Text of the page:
(JTA) — As she began to think about what she would tell her congregants on the Shabbat after the hostage crisis at a synagogue in Colleyville, Texas, Rabbi Jennifer Lader of Temple Israel in suburban Detroit realized she had already prepared.
Grotesquely, Colleyville was far from the first time she would face concerned congregants after an assault on a Jewish place of worship. She had done so after the 2018 shooting at Pittsburgh’s Tree of Life congregation, in which 11 Jews died, and about the attack on the Chabad of Poway near San Diego.
She also thought of the Charlottesville rally by white supremacists that turned deadly, which which saw neo-Nazis marching past a local synagogue during Shabbat services.
“It’s awful and depressing that I have all these sermons on file ready to go for the next time the tragedy strikes the Jewish community. It’s scary to be Jewish in America these days,” said Lader, who has known Charlie Cytron-Walker, the rabbi taken hostage in Colleyville, for several years.
Lader isn’t alone in considering how to factor Colleyville into her Shabbat experience this week and beyond. Across the country and world, rabbis and those who help them lead their synagogues are weighing a host of concerns: Is their security strong enough? What messages are they seeking to deliver? Will congregants feel safe about joining at all?
The resurgence of the COVID-19 pandemic means that some synagogues have scaled back or eliminated in-person worship. Still, Jews are being encouraged to attend services in person this week as a sign of unity by national figures such as Deborah Lipstadt, President Joe Biden’s nominee for State Department antisemitism envoy.
Recalling the turnout after past attacks, Lader says she doesn’t think the congregants at her synagogue, a Reform congregation with more than 3,100 families, will need much of a push.
“We’ll have more people in person this week than we had last week,” she said. “In moments of trauma, people want to be together, people want to see each other’s eyes and faces, even behind a mask.”
Some of the people who make their way to American synagogues this week will encounter ramped-up security measures, whether they notice them or not. Many local police departments have dispatched extra patrols, and in email chains and masked meetings, synagogue boards and employees have spent the week discussing whether they have taken enough precautions to keep their communities safe.
Many have reached out to the organizations that support Jewish security efforts: Michael Masters, CEO of the Security Community Network, which Cytron-Walker credited with training he used on Saturday, said his group was getting dozens of requests for training daily from American Jewish institutions.
Other communities are confident in the security they already have in place, including Lader’s. Among the largest congregations in the country, it spends roughly a quarter million dollars a year on security, according to Lader.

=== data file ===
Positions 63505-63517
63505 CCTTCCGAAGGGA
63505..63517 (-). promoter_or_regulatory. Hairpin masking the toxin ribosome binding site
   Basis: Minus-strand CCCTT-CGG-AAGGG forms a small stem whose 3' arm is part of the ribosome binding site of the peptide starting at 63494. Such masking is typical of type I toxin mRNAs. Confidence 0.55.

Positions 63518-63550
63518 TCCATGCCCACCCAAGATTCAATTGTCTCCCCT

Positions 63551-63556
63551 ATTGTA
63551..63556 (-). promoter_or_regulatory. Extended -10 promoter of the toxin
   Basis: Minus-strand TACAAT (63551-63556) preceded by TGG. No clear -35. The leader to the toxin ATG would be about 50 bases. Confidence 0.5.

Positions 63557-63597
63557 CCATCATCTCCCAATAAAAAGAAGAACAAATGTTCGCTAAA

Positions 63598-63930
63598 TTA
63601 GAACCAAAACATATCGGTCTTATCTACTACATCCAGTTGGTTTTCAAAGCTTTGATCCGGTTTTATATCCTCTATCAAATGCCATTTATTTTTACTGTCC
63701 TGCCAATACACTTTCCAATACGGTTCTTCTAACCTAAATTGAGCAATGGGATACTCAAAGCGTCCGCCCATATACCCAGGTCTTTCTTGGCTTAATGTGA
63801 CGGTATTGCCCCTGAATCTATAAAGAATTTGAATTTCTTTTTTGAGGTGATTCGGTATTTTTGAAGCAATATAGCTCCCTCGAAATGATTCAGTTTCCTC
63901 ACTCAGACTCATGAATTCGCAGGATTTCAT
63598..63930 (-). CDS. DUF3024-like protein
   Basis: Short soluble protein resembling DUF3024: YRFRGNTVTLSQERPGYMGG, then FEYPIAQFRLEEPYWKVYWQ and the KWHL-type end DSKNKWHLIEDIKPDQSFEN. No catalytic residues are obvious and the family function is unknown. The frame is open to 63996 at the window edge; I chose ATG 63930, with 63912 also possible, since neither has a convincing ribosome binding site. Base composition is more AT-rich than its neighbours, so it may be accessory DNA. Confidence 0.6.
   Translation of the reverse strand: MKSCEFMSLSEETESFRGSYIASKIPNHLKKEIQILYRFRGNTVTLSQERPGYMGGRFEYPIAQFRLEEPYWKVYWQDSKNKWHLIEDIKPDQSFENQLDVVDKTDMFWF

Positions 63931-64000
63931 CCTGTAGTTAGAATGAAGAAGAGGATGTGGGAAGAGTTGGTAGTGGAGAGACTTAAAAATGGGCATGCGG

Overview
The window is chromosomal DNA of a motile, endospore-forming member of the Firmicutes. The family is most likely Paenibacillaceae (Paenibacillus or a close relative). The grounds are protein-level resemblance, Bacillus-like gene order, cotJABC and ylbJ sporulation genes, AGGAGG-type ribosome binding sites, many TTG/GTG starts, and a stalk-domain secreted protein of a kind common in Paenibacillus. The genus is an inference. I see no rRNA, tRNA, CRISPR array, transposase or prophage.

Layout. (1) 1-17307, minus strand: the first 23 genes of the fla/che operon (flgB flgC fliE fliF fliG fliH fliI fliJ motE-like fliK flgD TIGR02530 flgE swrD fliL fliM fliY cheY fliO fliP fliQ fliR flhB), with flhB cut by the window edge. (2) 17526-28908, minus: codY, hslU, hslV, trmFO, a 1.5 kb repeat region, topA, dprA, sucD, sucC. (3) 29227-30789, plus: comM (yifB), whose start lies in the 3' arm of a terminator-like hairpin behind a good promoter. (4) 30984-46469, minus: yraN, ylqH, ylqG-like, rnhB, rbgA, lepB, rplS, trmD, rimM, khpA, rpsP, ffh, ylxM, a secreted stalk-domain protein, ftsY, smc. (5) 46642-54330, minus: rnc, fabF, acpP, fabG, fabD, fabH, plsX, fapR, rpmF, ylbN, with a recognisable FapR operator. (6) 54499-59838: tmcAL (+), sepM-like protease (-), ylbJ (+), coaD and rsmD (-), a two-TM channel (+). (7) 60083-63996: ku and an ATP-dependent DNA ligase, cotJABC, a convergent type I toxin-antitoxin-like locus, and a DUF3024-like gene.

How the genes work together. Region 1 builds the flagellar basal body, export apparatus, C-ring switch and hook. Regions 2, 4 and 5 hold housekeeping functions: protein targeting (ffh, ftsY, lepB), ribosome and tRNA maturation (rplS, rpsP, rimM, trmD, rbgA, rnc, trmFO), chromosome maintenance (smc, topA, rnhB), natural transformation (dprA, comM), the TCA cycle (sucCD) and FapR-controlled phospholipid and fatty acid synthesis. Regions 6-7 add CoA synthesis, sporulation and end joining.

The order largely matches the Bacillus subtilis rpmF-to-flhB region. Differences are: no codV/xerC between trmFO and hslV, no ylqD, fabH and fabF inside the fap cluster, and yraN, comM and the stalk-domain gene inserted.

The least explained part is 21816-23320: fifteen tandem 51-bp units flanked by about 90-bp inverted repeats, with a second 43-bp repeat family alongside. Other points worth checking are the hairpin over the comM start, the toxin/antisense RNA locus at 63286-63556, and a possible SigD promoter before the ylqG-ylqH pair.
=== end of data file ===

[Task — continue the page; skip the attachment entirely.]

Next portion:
On the opposite end of the spectrum in terms of size is Congregation B’nai Isaac in Aberdeen, South Dakota. The community it serves is so small that the synagogue sometimes fails to make a minyan, or prayer quorum of 10 adults, according to congregant Herschel Premack.
Premack told the Jewish Telegraphic Agency that his community, too, is confident in its precautions, which include security cameras and a door with special locks. He said he doesn’t anticipate any changes after the attack in Colleyville, in part because he doesn’t see his congregation as a target.
“We don’t think that we’re in the same jeopardy as those people down there,” Premack said. “We’re in a small, rural community and we’re not feeling some of the things that they are in the bigger communities.”
In California’s Bay Area, some synagogues are tightening security. Others are planning to move forward as they have been — and expect that their congregants will come along.
“I haven’t heard anything this week, any added concern from anybody,” said Rabbi Eliezer Poupko of Bar Yohai Sephardic Minyan in Silicon Valley, an Orthodox congregation where news of the hostage situation didn’t become known until near its end, because of the Orthodox practice of not using electronic devices on Shabbat and the time difference between California and Texas.
What happened in Colleyville was “extremely disheartening,” Poupko said, but he added that he has not felt it necessary to change the plan for services or to ramp up security beyond the guard hired to show up Saturday mornings. Many of his congregants are from Israel, where security guards are a prominent feature of public life.
“We have not heard any doubts about whether people are going to show up this week,” he said. “We see continued confidence about coming to shul.”
That’s a message that Cytron-Walker himself has tried to advance. He told JTA Wednesday that what happened to him was a rare incident, not a sign of what American Jews should expect each week.
Cytron-Walker also said that he believed it was important for synagogues to continue to be welcoming, even as it was his decision to let a stranger through Congregation Beth Israel’s locked door that led to his being taken hostage.
How to balance the need for security against the value of inclusion is on the mind of many as Shabbat approaches, and with it the potential for people who are not synagogue regulars to show up to services out of solidarity, as happened in 2018 after the Tree of Life shooting.
In the face of uncertainty, Rabbi Paul Kipnes of Congregation Or Ami, a Reform synagogue in suburban Los Angeles, has adopted a new motto that he shares with his staff: “WWRCD.”
“What would Rabbi Charlie Do?” he said. “That’s the gold standard.”
CORRECTION: This article previously said, in paragraph 11, that Temple Israel spends roughly half a million dollars a year on security. After publication, the synagogue updated JTA to say the true figure is closer to $250,000.